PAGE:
The internal surface of the rumen has small papillas with variable heights, which can reach 1.5 cm length in an adult bovine. The size and frequency of the papillas vary considerably according to the region of the rumen. They are generally more dense in the central parts of the dorsal and ventral bags, where we assume that there is a greater absorption. These papillas remain little developed while the animal is a suckling, and will rapidly increase, when rough food is included in the diet, and the fermentation starts in the rumen (Brownlee, 1956; Sander et al., 1959).

The development of the mucosa depends on the type of food the animal receives. Diets that are rich in carbohydrates, easily digested, and with a low fiber content, result in the production of a higher amount of propionic and butyric acids, which will trigger a greater development in young animals and a greaterproliferation in adult animals.

Studies with goats show that, although the weight of the forestomachs is delayed by the prolonged feeding with milk, the normal histological changes of their age still followed their course at the rumen-reticullum; the omasum, although, remained in juvenile state until solid food was administered, and the histology the wall of the omasum changed rapidly, Tratmann em 1932, quoted by Wardrop (1961).

Although the production of fatty acids is responsible for the normal development of the papillas, the high concentration of acids in the diet, the exceeding production of lactic acid, associated to the low production of saliva and reduction of the tamponing capability can result in the incidence of parakeratosis. Chronic acidosis was also reported in the abomasum syndrome (van Soest, 1994).

Diets composed by forrage palm and concentrated ration are low in fiber and require a high digestion rate, which can probably explain the observed diarrhea, the reduction in the fat content of the milk, and the abdominal tympanism reported by cattle raisers who use the palm in the ration of their dairy cows. These diets, when administered for long periods, could also lead to the incidence of problems in the rumen's mucosa. Thus, the present work had the purpose to evaluate the histological structure and the histochemical profile of glycoconjugates of the mucosa of the rumen of sheep which consume rations with a high content of forrage palm.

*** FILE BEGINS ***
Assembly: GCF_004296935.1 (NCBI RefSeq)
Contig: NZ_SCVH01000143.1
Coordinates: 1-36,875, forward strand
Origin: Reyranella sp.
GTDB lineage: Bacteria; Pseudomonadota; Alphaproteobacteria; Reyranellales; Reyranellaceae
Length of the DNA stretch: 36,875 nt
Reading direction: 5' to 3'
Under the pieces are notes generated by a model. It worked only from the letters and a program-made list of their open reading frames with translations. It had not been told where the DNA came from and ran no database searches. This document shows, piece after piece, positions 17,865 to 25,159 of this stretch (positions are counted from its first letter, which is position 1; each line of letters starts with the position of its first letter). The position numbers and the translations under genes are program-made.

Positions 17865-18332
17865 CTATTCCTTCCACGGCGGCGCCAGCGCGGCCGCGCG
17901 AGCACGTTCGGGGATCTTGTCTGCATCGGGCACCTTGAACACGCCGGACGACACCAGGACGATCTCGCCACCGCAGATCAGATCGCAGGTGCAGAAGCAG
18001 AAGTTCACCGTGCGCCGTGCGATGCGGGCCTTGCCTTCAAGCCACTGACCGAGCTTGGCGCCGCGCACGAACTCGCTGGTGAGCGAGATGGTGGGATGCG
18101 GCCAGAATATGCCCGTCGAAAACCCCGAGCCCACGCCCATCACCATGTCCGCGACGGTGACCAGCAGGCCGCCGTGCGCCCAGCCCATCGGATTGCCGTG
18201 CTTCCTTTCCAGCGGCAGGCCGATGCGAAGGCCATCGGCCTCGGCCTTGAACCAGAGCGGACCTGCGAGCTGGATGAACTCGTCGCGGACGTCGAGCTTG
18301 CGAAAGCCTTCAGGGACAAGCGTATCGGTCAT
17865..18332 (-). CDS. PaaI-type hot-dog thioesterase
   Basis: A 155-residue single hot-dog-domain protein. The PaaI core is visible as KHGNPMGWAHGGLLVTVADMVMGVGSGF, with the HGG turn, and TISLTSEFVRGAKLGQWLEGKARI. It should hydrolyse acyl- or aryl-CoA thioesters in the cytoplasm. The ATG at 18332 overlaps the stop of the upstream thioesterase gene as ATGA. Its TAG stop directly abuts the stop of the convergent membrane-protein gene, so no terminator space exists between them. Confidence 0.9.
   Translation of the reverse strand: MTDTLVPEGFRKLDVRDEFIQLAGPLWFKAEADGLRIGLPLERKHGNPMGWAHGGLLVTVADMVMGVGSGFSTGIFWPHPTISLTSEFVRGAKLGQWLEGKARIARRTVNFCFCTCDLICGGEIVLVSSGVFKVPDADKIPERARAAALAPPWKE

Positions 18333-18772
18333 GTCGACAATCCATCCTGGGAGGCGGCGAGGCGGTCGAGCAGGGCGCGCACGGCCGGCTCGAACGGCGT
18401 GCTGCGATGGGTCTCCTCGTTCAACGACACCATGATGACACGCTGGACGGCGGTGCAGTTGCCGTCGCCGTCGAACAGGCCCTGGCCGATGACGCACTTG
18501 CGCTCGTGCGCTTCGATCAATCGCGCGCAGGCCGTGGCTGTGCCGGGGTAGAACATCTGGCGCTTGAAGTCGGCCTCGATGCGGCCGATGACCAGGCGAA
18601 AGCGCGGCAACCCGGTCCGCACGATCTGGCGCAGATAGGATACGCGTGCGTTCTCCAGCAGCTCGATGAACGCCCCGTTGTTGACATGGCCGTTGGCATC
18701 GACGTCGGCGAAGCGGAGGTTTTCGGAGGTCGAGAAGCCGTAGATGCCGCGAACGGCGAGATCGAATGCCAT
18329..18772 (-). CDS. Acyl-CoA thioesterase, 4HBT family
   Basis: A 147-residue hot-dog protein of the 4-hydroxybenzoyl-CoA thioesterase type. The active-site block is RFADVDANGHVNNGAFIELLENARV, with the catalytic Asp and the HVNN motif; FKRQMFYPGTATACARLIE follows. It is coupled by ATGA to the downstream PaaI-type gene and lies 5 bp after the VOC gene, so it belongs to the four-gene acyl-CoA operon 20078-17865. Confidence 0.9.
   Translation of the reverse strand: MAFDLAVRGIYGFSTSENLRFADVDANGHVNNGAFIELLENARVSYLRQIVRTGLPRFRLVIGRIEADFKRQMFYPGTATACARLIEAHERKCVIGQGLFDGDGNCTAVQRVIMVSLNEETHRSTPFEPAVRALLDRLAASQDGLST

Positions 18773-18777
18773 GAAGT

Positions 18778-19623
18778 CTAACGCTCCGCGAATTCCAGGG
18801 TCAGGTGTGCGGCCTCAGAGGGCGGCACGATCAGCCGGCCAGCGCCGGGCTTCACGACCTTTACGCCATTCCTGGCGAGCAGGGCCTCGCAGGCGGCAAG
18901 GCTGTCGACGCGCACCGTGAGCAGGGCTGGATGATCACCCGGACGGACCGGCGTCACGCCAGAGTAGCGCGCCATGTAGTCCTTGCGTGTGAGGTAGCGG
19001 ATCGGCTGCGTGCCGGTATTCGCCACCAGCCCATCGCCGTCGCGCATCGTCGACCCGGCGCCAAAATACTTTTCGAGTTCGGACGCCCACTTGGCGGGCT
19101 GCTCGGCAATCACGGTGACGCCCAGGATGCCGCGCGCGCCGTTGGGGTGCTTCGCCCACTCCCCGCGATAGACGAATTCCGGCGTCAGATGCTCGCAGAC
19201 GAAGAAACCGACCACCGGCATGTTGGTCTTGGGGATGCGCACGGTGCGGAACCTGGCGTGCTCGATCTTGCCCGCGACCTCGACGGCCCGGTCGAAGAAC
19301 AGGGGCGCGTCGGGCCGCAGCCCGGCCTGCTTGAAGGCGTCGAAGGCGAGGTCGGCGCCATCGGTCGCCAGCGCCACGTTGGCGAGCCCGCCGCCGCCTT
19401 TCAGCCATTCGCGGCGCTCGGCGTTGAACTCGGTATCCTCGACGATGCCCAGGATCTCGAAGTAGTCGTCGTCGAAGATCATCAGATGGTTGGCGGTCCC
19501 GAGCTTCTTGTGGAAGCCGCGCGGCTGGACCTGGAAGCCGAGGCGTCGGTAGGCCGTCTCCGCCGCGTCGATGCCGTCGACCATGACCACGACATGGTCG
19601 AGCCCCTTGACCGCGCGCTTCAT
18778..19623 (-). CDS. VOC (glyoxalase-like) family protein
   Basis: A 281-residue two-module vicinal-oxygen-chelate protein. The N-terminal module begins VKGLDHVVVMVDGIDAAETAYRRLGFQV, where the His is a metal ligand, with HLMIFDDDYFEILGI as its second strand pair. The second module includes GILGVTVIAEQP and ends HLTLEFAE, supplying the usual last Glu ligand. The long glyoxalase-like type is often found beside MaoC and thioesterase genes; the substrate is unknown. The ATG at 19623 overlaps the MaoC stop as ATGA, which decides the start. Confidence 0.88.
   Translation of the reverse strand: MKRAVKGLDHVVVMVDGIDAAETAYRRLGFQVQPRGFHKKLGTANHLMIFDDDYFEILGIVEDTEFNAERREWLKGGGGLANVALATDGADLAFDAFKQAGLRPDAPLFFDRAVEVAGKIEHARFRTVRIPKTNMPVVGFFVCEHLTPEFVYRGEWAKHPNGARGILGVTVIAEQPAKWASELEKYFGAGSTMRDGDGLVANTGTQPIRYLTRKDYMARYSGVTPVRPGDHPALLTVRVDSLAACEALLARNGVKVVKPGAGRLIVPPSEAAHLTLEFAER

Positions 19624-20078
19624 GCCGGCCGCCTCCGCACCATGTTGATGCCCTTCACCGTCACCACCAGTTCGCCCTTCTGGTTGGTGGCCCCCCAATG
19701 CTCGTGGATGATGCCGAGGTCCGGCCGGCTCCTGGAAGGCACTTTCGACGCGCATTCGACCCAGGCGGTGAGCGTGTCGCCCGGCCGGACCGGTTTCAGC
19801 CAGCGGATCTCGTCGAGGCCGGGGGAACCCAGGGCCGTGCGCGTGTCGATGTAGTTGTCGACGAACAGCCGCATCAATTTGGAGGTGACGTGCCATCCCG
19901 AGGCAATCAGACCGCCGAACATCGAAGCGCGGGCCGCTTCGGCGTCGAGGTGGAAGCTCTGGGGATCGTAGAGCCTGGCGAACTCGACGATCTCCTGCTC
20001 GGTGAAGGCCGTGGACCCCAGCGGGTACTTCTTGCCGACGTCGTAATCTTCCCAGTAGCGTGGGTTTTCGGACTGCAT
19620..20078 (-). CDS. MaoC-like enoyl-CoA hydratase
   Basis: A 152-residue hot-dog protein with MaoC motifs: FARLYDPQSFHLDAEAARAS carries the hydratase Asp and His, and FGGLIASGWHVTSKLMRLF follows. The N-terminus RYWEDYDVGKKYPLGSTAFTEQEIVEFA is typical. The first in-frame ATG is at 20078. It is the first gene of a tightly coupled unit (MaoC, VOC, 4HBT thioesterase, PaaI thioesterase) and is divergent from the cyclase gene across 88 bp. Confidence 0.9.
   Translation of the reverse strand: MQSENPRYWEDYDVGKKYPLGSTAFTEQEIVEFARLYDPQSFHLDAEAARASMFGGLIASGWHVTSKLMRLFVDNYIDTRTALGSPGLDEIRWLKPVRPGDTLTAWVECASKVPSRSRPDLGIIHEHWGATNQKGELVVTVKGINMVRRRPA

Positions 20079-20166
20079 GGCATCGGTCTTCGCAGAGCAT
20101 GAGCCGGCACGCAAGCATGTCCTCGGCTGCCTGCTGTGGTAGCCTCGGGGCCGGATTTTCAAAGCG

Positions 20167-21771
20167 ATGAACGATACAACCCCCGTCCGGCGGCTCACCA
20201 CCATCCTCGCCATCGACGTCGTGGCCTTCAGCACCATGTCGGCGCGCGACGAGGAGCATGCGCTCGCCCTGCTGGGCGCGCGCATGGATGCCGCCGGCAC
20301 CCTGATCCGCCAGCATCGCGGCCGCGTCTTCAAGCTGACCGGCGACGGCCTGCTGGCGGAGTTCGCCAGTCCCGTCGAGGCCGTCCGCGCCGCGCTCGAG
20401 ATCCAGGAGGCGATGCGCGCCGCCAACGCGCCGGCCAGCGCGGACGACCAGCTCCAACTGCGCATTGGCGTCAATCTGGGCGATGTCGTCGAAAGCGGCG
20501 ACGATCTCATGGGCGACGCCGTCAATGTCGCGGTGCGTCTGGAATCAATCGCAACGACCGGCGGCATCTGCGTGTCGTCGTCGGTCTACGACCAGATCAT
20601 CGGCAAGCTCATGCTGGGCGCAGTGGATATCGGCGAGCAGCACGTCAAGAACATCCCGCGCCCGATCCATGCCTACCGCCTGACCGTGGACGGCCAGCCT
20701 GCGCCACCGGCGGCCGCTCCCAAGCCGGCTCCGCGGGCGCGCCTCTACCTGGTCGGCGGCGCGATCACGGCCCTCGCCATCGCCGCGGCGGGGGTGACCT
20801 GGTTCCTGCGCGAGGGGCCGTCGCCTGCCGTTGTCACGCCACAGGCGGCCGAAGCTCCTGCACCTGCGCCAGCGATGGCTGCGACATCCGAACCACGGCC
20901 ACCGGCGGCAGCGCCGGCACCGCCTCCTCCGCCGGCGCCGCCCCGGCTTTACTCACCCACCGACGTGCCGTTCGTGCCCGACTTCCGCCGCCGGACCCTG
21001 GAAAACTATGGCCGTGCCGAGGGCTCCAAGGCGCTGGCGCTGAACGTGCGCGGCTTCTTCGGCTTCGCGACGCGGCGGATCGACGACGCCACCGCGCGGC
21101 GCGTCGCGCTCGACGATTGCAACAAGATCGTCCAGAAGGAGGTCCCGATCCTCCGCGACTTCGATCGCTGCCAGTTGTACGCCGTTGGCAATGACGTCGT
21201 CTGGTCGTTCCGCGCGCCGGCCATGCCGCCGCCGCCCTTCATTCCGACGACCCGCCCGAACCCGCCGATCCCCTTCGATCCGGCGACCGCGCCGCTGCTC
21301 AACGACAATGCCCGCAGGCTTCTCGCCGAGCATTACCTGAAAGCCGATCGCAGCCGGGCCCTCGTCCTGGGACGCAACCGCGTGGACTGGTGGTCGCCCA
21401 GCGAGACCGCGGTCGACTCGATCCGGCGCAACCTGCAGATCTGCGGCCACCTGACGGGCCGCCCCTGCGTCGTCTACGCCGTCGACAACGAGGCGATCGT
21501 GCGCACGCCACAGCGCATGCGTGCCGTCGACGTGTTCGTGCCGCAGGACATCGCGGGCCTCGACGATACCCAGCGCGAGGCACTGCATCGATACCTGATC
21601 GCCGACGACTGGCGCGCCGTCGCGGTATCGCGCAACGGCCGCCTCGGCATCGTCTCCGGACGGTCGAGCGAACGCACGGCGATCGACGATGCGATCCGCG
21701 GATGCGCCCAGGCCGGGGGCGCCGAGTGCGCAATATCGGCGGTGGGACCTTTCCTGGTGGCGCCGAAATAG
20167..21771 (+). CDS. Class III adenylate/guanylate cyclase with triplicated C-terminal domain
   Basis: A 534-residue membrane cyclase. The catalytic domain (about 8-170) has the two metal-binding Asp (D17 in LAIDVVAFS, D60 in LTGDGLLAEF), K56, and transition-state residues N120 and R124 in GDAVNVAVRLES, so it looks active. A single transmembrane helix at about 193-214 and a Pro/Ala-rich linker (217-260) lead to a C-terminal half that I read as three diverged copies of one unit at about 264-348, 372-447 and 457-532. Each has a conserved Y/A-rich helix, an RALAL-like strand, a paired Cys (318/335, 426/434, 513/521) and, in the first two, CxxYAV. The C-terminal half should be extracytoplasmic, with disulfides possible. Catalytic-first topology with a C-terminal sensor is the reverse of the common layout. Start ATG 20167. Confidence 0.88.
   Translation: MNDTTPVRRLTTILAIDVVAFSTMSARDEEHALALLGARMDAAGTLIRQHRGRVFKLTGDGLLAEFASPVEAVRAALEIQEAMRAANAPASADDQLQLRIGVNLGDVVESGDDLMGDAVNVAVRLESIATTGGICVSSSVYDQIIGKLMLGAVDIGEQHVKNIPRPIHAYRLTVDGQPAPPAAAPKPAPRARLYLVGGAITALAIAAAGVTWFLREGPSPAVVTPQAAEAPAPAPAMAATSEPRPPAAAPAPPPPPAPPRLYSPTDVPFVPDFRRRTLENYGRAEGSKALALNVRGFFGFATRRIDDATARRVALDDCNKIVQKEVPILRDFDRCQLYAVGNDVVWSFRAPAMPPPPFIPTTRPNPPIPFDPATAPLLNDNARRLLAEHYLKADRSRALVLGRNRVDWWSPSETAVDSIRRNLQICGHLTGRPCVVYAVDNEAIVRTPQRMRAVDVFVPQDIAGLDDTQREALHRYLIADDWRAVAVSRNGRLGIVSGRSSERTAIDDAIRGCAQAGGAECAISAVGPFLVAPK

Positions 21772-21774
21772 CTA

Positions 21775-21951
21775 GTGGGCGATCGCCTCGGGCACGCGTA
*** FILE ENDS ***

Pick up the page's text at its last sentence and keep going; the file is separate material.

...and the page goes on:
MATERIAL AND METHOD

We used twelve sheep, with no defined breed, around 14 months old, which were oddly distributed in four groups of three each, with the diets: D1- 60,0% forrage palm + 40,0% concentrated ration; D2- 47,5% forrage palm + 12,5% elephant, napier grass + 40,0% concentrated ration and D3 - 34,8% forrage palm + 25,2% elephant, napier grass + 40,0% concentrated ration and D4 - 60,0% elephant, napier gras + 40,0% concentrated ration. The ration was divided in two equal parts, which were offered at 8 am and 4 pm. The experience period lasted 90 days, 20 of them for the adapting of the animals to the feed, and to its experimental handling, and 70 days of experimental diets. At the end, the animals were euthanized and, after the opening of the abdominal cavity, the different compartments of the stomach were identified (rumen, reticulum, omasum and abomasum) Fragments of the rumen were taken and fixed in Bouin liquid for 24 hours, dehydrated in absolute alcohol, diaphanized in xylol, and included in paraffin wax. Sections of approximately 6µm width were submitted to Hematoxylin coloration - Eosyn and Picro -Sirius, according to the method of Junqueira & Carneiro (1990) for morphological studies. The following methods were used for the histochemical study of the mucins: 1. Periodic acid-Schiff (PAS), McManus (1946); 2. PAS after the enzimatic digestion by saliva amylase, Lison (1960); 3. PAS with block by acetillation and after saponification, McManus & Cason (1950); 4. Alcian Blue (A.B.) at 3% in acetic acid, Spicer (1960), before and after methylation, Fisher & Lillie (1954); followed by saponification, Lillie & Fullmer (1976); and Alcian Blue at 3% in HCl 0,1N, pH 0.5, Lev & Spicer (1964).

RESULTS

In this experiment, the animals having consumed all diets presented the general histological pattern for most of the mammals, with mucous, sub-mucous, muscular and serous tunics. The mucosa of the rumen, reticulum and omasum consisted of four cell stracta: the basal, formed by cyllindric cells disposed in an only layer; the stractum spinosum, formed by poliedric cells, slightly larger than the basal cells, stractum granulosum, with flattened cells and granules of querato-hyaline, present in the citoplasma, and the stratum corneum, whose width varied from one to twenty cells. The cells had a squamous form, and their colorable nucleus could be present or not. The mucosa of the abomasum, at the fundic region, was constituted by simple cylindrc epithelium, and by its lamina propria of conjunctive tissue, filled in almost all its width by glands. The epithelium invaginated, forming small pits in which the glands emptied. The glands were tubular and finished near the muscularis mucosae. In the piloric region, the pits were deeper and the glands shorter, with a greater number of mucous cells.